We are blessed, here in the UK, with a number of different and wonderful native pony breeds. Children often learn to ride on a small pony and it’s traditional to ‘move up’ to larger horses as they outgrow the last. But this isn’t the case everywhere in the world. In the USA, for instance, it’s quite common for children to ride on horses from the very beginning. So which of these options is better and what pros and cons should you weigh up when trying to decide what to choose for your child?
Probably the first major concern for any parent is going to be safety. No matter how much you learned from being bucked off your childhood pony, dusting yourself off and getting straight back on again, you probably realise now that you were lucky not to be more seriously injured. You might want your own child to have a slightly less ‘bumpy’ start. Sure we all learn a lot from the more challenging horses we ride but at the same time a child’s confidence can easily be knocked when they are first starting out. There will be plenty of opportunities for greater challenges later!
So all else being equal, a small horse is of course less dangerous in terms of sheer size and strength than a large one – and there’s less of a distance to fall!
However, it is also disconcertingly easy for parents to become complacent about the risks posed by a small pony. This is especially the case when parents are not very horse-aware themselves, as illustrated by this heart-stopping video.
And there’s a reason for the old saying “Tell a gelding, ask a stallion, discuss with a mare… And pray if it’s a pony!” It’s not that ponies are inherently more badly behaved than horses, but with many child riders and handlers it is easy for behaviours to get out of hand that would otherwise be corrected easily by competent adult riders. Even the most capable of children is likely to struggle with the finer points of learning theory and be unable to correct training issues – no matter how well they can stick in the saddle!
The other side of the coin is the horse’s own well-being. It’s easy to lose sight of the potential implications for a horse’s long term welfare when thinking about the practicalities of teaching a child to ride. But I think this should be a major factor in deciding whether a horse or pony would be most appropriate. After all, we want to set a good example for the next generation!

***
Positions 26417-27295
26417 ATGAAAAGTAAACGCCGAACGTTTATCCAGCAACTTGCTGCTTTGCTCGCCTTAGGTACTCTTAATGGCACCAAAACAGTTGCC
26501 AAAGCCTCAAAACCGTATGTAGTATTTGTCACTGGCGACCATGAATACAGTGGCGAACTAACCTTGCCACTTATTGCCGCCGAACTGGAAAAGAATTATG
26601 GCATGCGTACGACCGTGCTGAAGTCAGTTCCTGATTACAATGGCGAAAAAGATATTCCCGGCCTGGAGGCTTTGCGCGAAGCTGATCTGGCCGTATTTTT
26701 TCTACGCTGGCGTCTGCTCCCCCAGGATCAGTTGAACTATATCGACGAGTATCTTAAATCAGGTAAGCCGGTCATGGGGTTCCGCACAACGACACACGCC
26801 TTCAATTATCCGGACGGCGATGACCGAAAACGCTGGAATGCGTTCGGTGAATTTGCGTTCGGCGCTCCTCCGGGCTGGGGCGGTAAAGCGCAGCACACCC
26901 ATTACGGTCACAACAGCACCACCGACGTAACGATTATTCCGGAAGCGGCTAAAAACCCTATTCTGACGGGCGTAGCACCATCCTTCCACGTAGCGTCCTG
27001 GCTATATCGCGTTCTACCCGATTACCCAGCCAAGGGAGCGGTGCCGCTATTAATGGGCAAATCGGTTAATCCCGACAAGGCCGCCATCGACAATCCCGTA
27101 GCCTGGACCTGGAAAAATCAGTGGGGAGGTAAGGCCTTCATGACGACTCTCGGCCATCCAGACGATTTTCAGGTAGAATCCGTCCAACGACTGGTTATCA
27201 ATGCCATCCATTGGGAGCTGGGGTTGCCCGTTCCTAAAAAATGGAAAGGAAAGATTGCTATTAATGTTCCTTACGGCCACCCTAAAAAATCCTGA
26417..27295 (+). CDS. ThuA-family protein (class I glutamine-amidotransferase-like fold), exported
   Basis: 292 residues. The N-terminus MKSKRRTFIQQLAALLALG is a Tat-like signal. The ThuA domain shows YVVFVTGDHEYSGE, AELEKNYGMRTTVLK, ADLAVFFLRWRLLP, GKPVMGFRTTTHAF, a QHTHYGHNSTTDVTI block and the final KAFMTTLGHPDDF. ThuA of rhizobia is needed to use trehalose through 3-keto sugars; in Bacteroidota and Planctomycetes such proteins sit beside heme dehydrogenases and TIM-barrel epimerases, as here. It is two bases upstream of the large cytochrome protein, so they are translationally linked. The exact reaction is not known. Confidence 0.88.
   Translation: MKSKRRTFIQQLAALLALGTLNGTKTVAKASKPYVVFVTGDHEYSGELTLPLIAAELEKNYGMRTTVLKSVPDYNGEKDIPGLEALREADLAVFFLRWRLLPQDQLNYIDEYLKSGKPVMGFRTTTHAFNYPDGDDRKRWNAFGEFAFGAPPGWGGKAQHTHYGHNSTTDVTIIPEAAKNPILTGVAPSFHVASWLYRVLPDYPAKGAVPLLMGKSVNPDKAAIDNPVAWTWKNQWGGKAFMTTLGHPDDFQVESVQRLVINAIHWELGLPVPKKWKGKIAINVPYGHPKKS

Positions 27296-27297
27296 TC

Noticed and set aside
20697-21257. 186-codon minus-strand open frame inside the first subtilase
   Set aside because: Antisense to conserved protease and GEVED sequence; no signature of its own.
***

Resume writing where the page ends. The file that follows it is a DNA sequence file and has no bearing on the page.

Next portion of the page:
Small children tend to be uncoordinated and, to begin with at least, unbalanced. They are inevitably going to bounce about a bit – it’s all part of learning to ride! If allowed to use the reins, they will also be prone to using the horse’s mouth for balance and support. A larger horse will be less at risk of suffering any real damage from these things – whether physical or psychological.
Another consideration here is that small ponies are outgrown. Even though it is said that a good first pony is worth their weight in gold, the reality is that horses are very quick studies and it doesn’t take much for unwanted behaviours to crop up that make the pony less suitable for young riders. Perhaps they end up as lead rein ponies for a while. But whatever the outcome, a lot of small ponies are likely to eventually end up without a job. The lucky ones might retire to pasture, become field companions, trick ponies or start a driving career instead. But there will always also be unlucky ones. With a larger pony or horse, there are many more options for a bright future.
Ponies used for young children to learn on can easily become numb to the aids and develop many bad habits. For this reason having ponies that are large enough to get a ‘tune-up’ from an adult rider that fully understands their issues and how to improve them can save a lot of money, time and heartbreak.
To this end, the pony doesn’t have to actually be a full-sized horse – perhaps something in the middle is a good compromise.
Of course the greatest argument for using a pony rather than a horse is proportion. A small child will not realistically be able to have a ‘full’ experience with a large horse. They will probably not be able to groom and tack up, for instance – at least not without some assistance.
Small children may also struggle to apply the aids on a larger horse – though with the right training even a big horse can be very responsive to a small human as illustrated by this horse, ridden by a 7 year-old boy.
Horses that know their job this well (which probably requires them to be ridden regularly by adults to keep them responsive) can teach a child a lot about correct riding.
The obvious other advantage is that a horse or larger pony need not be replaced when the child grows. There is little more wonderful than a horse and child developing together and spending many years building a strong relationship and mutual understanding.
As I said at the start of this post, we are blessed with so many wonderful native pony breeds! A couple of the natives commonly used as children’s ponies are generally too small for most adults: the Shetland and Welsh Mountain Pony, for example. But there are also larger breeds that are not as popular. The New Forest, Fell and Exmoor, for example, are large enough for an adult to ride while still being small and compact enough to not be intimidating for a child. At the same time some of these breeds are in decline and could really use some attention and support to prevent them from going extinct!
So when you are starting your child on their lifelong experience with horses don’t be afraid to be a bit different by opting for a larger pony or a smaller horse. Rather than planning to swap a small pony out for something bigger in a couple of years, it might be better to give your child an opportunity to grow and develop alongside their equine companion.